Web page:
Crime

Police close club, laundromat near fatal shooting for alleged code violations

Police shut down a private club and adjacent laundromat Wednesday in Tacoma’s Lincoln District, after officers said they noticed code violations while investigating a fatal shooting nearby.

City code-enforcement officers inspected the club at 3825 S. Yakima Ave. at 10 a.m., and authorities shut it down an hour later, police spokeswoman Loretta Cool said.

“There was a bunch of construction that had been completed with no permits obtained; all the electrical was done without permits obtained,” Cool said.

A motorcycle club called Outlaw Anniversary Clique 105 MC appears to use the space, and the laundry facility is the Yakima Self Service Laundromat, police said.

No arrests have been made in connection to the shooting, and police say there’s no evidence the homicide was connected to either of the businesses closed. Police have had no significant issues with the motorcycle club or the property, Cool said.

Quanaje Hampton identified herself as the owner of the property, which she said she rents out.

“We’re just temporarily closing down due to some permit issues,” she said. “We should be back open by next week, Monday. It’s just a hassle and an inconvenience to have to close my business.”

Michael Ward Jr., 32, was shot and killed about 4 a.m. Sunday near South Yakima Avenue and South 39th Street. When officers questioned people inside the nearby club, they noticed possiblecode violations.

“Based on what was observed the night of the shooting and (subsequent) inspection, they discovered I think numerous life safety issues in both the club and the laundromat, which are owned by the same person,” Cool said.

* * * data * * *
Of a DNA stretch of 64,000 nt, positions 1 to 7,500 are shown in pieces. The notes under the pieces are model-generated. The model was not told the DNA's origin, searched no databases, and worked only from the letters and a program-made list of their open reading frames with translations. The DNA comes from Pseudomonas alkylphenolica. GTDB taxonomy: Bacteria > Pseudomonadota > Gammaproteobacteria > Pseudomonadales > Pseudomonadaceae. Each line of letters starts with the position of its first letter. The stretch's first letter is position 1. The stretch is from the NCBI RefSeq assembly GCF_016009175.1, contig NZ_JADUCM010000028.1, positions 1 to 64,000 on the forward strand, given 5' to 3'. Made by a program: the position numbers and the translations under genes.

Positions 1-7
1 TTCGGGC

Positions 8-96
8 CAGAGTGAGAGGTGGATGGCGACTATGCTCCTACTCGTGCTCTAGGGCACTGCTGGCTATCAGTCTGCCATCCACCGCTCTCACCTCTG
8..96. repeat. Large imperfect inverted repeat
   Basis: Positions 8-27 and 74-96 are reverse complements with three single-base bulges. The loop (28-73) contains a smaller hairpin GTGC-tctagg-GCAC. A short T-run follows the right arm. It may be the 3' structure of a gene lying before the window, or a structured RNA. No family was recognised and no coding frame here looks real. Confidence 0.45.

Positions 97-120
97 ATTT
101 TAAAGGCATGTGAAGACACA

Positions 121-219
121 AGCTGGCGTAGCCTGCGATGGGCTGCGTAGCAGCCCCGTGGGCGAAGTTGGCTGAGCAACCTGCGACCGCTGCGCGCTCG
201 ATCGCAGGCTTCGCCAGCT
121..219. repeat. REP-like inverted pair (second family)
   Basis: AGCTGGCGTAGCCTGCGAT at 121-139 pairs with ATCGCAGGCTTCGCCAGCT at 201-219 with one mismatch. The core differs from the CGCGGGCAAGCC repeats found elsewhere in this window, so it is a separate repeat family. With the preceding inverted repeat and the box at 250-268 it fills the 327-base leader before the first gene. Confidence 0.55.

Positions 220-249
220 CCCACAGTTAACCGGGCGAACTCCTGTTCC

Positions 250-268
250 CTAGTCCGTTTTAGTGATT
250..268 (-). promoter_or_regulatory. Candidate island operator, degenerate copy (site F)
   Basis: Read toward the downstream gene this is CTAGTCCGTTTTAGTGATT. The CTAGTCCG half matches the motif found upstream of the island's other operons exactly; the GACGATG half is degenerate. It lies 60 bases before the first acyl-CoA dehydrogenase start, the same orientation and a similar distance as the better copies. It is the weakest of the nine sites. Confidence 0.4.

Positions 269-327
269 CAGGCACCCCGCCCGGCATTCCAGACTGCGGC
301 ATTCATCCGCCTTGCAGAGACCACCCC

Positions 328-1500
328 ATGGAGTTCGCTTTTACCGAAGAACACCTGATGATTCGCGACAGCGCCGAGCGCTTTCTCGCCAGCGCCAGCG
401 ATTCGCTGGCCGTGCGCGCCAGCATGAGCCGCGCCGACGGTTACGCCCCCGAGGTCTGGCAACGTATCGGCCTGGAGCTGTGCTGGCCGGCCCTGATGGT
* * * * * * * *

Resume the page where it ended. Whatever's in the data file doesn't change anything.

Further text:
Hampton’s business, QH Group LLC, is listed in county records as the taxpayer for 3825 and 3827 S. Yakima Ave.

She said the property was not connected to the shooting, and she believes the shooting was the reason the businesses there were being closed.

“The city shouldn’t be able to come and close down my establishment because an incident happened that didn’t have anything to do with me,” she said. “I feel like I’m being closed due to that incident.

“If there wasn’t an incident, there wouldn’t have been a reason to come and check the business.”

Cool said police officers who see violations while performing their duties routinely report them to city code-enforcement workers.

Neither the laundromat or the club has a Tacoma business license , according to the city’s online database.

Whether a private club needs a license depends whether its fees and services, according to the city’s Tax and Licensing Department. Police had not determined Wednesday exactly what services the Outlaw club provides.

Club operators told police it was only open to membersand not to the public, which would make it a private club, versus a nightclub, Cool said.

A laundromat requires a business license, according to the Tax and Licensing Department.

Cool said officers reported seeing people drinking alcohol at the private club when they investigated the shooting. That would be a violation after 2 a.m. in a commercial building, Cool said, and police notified the state Liquor Control Board.

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